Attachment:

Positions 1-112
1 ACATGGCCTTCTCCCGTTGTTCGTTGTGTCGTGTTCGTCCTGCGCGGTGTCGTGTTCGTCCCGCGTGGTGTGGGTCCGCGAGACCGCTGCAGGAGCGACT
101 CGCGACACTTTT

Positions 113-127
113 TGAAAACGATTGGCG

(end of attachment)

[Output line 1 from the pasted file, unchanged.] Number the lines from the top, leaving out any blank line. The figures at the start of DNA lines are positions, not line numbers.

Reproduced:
Positions 1-112